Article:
The point I'm trying to get across though is that Gove's announcement goes some way towards attempting to normalise physical intervention in classrooms, and this is a very bad idea. There are occasions where it is necessary to physically intervene and I suspect always will be. But these are incidents that we should do our best to ensure are as isolated and infrequent as possible. Good teaching is about co-operation, not adversarialism, and government policy that says "So let me be crystal clear, if any parent now hears a school say, 'sorry, we can't physically touch the students', then that school is wrong. Plain wrong. The rules of the game have changed." is aimed at the latter and moves us away from the former.

I'm still a relatively young teacher, and it's a job I have to work very hard at, and I want to improve at all the time. Since the Condems came in, I've rapidly reached the conclusion that if I'm going to be a very good teacher, it will only be by listening carefully to what Gove says - he always knows exactly how not to approach an issue.

Jim Jepps said...

I completely agree that it seems reasonable to record those occasions (hopefully rare) that do occur - so as usual Gove is wrong.

I just felt that saying it's never necessary seems over the top and risks stigmitising teachers who find themselves in a position when it *is* necessary.

Roobin said...

If children were born 27 feet tall and grew down there would be no question of adults hitting them. Adults hit children because they can. It may be understandable. It may even solve some problems and/or circumstances. It should never be encouraged on any level.

Another thing, Jim's what if is probably the most restrained I've come across in ages. I find that when rightist (not the Jims of this world) take up this topic, they usually like to fantasise luridly, along the lines of:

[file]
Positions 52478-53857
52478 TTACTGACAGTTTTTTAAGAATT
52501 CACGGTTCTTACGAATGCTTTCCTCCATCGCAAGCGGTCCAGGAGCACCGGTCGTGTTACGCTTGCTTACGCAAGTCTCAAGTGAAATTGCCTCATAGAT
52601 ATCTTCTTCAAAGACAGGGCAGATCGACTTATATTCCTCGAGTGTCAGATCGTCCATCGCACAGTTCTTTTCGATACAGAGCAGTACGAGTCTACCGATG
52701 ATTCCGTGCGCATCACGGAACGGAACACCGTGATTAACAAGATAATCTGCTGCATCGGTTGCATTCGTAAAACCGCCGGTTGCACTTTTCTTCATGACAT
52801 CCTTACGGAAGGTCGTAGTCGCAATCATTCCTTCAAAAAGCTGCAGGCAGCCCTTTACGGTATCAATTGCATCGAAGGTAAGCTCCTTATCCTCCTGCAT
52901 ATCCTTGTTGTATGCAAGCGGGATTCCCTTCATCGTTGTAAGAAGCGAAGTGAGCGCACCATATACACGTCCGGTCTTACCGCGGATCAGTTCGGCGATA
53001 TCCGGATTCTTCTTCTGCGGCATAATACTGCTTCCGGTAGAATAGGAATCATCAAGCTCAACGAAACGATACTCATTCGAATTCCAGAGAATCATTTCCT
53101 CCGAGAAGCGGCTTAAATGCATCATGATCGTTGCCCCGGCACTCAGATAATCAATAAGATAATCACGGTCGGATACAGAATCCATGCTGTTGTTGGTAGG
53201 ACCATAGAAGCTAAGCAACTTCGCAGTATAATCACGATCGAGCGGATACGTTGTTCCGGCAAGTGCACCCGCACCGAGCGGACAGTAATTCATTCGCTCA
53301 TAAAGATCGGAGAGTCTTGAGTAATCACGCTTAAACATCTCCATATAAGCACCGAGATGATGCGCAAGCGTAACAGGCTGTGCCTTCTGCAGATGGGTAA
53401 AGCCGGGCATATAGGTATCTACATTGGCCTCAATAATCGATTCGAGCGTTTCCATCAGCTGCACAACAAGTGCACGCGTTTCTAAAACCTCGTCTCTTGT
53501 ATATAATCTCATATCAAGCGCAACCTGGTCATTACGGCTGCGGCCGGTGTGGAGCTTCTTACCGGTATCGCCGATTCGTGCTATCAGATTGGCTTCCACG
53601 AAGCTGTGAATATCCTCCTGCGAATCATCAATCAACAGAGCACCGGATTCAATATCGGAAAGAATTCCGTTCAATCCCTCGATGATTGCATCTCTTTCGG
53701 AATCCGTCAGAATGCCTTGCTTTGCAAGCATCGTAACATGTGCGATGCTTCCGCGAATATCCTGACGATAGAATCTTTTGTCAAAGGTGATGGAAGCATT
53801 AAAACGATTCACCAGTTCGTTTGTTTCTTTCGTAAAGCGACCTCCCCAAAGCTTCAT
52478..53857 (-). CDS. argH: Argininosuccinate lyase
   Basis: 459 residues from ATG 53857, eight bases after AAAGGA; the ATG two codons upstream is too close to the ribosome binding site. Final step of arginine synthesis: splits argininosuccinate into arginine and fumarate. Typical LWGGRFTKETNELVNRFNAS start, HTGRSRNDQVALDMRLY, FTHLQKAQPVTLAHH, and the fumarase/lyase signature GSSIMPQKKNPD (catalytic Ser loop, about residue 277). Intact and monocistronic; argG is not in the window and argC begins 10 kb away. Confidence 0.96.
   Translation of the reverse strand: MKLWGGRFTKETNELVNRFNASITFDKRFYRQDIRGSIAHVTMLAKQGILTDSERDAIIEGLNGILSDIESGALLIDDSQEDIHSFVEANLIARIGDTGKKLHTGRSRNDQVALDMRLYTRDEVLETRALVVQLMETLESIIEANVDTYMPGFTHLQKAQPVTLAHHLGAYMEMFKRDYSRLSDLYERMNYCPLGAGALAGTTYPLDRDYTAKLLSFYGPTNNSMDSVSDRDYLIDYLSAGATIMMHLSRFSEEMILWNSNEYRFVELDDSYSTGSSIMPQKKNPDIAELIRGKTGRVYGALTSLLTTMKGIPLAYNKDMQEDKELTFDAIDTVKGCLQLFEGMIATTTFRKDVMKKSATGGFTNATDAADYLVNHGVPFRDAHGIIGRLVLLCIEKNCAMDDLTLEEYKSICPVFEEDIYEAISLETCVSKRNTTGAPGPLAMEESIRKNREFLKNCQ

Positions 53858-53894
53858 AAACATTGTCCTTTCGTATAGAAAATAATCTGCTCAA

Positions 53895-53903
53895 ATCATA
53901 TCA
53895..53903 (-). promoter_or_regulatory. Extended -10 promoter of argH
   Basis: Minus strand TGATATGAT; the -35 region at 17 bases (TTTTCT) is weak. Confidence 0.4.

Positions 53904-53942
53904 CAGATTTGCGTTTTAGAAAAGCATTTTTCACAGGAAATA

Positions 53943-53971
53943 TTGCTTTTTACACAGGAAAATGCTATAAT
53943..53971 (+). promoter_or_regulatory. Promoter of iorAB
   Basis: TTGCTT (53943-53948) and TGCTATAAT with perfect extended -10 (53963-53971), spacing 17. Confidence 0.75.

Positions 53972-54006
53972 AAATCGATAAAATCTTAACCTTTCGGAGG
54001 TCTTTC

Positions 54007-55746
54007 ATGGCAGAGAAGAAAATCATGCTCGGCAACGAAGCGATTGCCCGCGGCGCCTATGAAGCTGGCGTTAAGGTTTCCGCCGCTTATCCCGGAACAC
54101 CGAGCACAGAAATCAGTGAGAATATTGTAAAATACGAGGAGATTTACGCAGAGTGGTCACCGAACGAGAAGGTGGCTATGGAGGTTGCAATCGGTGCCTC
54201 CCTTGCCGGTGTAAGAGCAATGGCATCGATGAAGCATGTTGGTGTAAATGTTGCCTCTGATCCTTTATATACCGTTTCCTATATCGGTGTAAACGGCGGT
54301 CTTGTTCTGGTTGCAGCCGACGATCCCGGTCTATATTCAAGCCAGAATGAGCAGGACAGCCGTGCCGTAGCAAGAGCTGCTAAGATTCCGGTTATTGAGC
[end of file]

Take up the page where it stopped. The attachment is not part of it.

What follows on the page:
"What if one pupil has another two locked in a basement, tied up with socks in their mouths, you reach for the handle BUT THERE'S TOO MUCH BLOOD ON THE KNOB... what're you going to do then?"

Roobin said...

Game on, say teachers


BRITAIN'S teachers absolutely cannot wait to get cracking now physical force can go unrecorded in classrooms.

Open your textbooks and turn to chapter six, 'The Stench of Fear'Dozens of inner-city secondary schools have started work on weightlifting rooms to ensure staff can backhand a fire door shut and many have renamed PE lessons as 'game time'.

Defeated wreck Wayne Hayes said: "When the headmaster phoned with the news, I put down the gin and sleeping pills, downloaded the Rocky soundtrack and shadow boxed around my flat for two hours straight whilst imagining that gobby little shite in year 11 who keeps asking why I’m not married.

"In any great society, teachers should really love their jobs. And now I do."

Education secretary Michael Gove has also ensured that physical terror will return to the curriculum by recruiting 500 recently-redundant soldiers with a faraway look in their eye and anger management issues to teach woodwork, PE and whatever other lessons don't really require formal training.

Christie Malry said...

Heh, it was that very article that made me get out my soapbox...

Roobin said...

Daily Mash has been getting more and more right wing lately, at least it has to me; which is a shame.

Christie Malry said...

Unfortunately, I have to agree. Still the occasional piece, but most of the time if falls back on the lazy rightist tropes that only a fucking idiot would accede to. You know, like a Harry's Place contributor.